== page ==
My percentage of really evil rich people isn’t much higher.(I’m talking about people here, not institutions.)But it takes an even smaller percentage of such people to rule the world in a way that can destroy it.The poor, and even the abusive poor will never destroy the world.But they can provide the false excuse for the 2% (my own estimate) who with their own unchecked greed and power can destroy us all.
And then there’s business.With the collapse of law and respectful debate as the foundation stones ofgovernment, now the business model with its top-down vision, has gained the political ascendency.People are reduced to an economic model, which makes it much easier to both balance budgets and cloak greed.Also its own success indicators can be antithetical to the real issues of public welfare.
Nothing here really cares about the world and it’s welfare.Nothing here takes people or community seriously.Nothing here even has a future!Once ‘I’ve got mine,’ then its time to build a wall, and/or stockpile guns.Pay attention folks, it’s real people we’re throwing away!
This could easily become a rant and an invitation to cynicism.And that may be satisfying and even accurate, but actually not useful to my subject.
So, back to Pandora.
A box was prepared by the gods, into which all the ills and calamities of the human world were contained. Pandora, the first created woman, and therefore known to be a very curious creature, was given this box and instructed to never lift its lid.Now any storyteller knows, as with her myth-sister Eve, that no person, woman or man, with any worthy human soul, can long resist that temptation of being told not to do something.To be human is to be curious.But once she realized what she had done, she quickly re-closed the lid - yet too late to prevent the host of afflictions that rapidly spread across the surface of the earth.
However, the old myth adds one more element.There remained in the box one single item that didn’t escape - Hope.All the pain and calamities had to come out first. The last prisoner of Pandora’s box, residing now just under its fast closed lid, is what’s missing.What she did was to separate hope from all other reality.That box has to be opened once again!And in doing so, we may have to risk everything!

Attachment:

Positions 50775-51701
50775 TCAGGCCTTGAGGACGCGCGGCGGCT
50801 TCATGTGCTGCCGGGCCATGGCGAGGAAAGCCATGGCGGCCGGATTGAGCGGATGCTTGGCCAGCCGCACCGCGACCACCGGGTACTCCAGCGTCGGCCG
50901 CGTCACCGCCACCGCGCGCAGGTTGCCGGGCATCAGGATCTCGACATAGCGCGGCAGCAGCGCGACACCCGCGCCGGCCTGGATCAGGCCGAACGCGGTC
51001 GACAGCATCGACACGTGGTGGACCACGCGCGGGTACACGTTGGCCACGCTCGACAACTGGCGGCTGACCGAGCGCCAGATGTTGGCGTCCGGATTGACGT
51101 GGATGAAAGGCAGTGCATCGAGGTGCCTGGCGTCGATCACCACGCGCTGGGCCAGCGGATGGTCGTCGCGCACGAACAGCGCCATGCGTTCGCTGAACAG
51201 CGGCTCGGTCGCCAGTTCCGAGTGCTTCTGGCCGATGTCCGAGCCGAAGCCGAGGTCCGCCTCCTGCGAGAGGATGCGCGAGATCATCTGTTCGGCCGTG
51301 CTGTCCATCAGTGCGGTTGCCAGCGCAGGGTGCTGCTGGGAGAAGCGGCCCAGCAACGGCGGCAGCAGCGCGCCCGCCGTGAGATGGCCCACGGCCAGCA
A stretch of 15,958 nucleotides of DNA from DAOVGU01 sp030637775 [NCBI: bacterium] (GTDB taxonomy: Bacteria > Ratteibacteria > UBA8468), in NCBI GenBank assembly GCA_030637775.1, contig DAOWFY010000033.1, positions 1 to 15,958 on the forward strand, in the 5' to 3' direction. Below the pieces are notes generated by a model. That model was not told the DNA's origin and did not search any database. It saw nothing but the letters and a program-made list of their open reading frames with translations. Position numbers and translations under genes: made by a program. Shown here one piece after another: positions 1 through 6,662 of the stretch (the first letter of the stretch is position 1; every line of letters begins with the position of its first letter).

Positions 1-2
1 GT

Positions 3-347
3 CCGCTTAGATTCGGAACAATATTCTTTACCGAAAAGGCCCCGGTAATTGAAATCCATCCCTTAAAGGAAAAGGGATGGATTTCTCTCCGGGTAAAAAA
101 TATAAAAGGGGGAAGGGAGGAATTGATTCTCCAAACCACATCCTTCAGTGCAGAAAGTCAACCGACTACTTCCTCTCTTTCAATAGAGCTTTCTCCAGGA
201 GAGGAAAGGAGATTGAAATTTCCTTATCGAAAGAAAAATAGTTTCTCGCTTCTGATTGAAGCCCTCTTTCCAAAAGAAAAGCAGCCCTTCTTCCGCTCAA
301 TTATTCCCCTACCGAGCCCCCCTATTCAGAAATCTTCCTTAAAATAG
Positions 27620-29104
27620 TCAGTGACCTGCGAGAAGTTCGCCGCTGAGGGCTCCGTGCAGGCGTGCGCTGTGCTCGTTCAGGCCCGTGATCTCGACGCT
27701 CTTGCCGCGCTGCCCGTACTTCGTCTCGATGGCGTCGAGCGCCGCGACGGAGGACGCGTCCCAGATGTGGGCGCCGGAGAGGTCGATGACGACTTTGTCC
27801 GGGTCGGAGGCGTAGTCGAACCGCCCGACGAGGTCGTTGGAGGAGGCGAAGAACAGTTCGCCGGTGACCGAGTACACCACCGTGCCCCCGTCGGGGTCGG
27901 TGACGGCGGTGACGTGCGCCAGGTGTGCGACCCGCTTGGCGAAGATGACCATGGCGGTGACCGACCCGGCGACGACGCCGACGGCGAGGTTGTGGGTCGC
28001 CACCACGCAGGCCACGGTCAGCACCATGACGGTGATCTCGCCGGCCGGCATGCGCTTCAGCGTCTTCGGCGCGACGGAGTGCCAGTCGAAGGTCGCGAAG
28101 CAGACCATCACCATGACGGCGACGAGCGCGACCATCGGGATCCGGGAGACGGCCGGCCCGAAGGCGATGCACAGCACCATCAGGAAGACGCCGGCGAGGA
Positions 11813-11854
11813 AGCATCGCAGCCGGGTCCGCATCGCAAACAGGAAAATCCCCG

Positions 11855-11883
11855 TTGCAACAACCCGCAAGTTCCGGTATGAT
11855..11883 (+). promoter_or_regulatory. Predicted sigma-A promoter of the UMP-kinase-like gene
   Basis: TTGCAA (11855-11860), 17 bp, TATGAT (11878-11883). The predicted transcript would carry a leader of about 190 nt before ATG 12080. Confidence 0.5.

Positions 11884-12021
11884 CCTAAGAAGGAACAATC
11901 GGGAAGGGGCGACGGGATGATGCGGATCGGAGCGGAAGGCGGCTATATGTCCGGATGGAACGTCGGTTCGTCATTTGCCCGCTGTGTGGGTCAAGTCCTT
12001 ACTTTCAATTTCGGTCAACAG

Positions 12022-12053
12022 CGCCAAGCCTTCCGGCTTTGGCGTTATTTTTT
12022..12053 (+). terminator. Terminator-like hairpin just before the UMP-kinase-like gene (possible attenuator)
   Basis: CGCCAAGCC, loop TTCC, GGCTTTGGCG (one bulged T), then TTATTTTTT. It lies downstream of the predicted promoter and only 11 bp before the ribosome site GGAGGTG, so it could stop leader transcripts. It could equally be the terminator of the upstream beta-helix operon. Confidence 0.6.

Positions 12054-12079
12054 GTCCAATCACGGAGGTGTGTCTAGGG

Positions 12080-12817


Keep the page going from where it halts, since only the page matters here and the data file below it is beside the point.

Michael Meade, a gifted mythologist and story-teller, as well as a guide and mentor to me for some decades, says it like this:
It's as if all the ills and ailments, all the scandals and betrayals and the rampant skullduggery must be faced before the hidden hope of life can be found again. It's as if things must become hopeless before a deeper sense of hope can return from the depths of the human heart. This "second level of hope" includes a darker knowledge of the world and a sharper insight into one's own soul. 
Hope re-emerges from within our willingness to go deep into the struggles and despairs of ourselves, our neighbors and our time.That abrupt and painful contrast between my vacation retreat and my re-entry is the key - at least for me.It feels right, as if I’ve known it all along.That’s what the old stories (the myths) have taught me.It’s also the core and substance of the Christian story.It’s the full form and substance of the Mass, the Christian Eucharist.It’s probably the story deep within every mature religion.It’s the story of life.When you live it fully, it takes you down, down deep, into our individual uniqueness and purpose - which in turn feeds the soul, and and then each other - reviving the world.Life lived to the fullest.
Where does hope go when things collapse?When leadership fails, when the structures we depend on are threatened, where can we look?Look under the lid, deep into the human self, into the story we were each born to live.
To open that box again is not an easy task.But there it is - waiting for us.And each and every one of us may need to change our lives as a result.There is hope.
Four days after my return, Michael Meade’s first blog in the Huffington Post was published online.This, his first installment (as of 9/1 there are now three), was titled “The Hidden Hope of the World” - from which I take this quote.It was the breath of fresh air I’d been seeking - and allowed me to finally begin integrating the richness of my vacation retreat and the painful reality of the world in which I live.I heartily recommend reading it.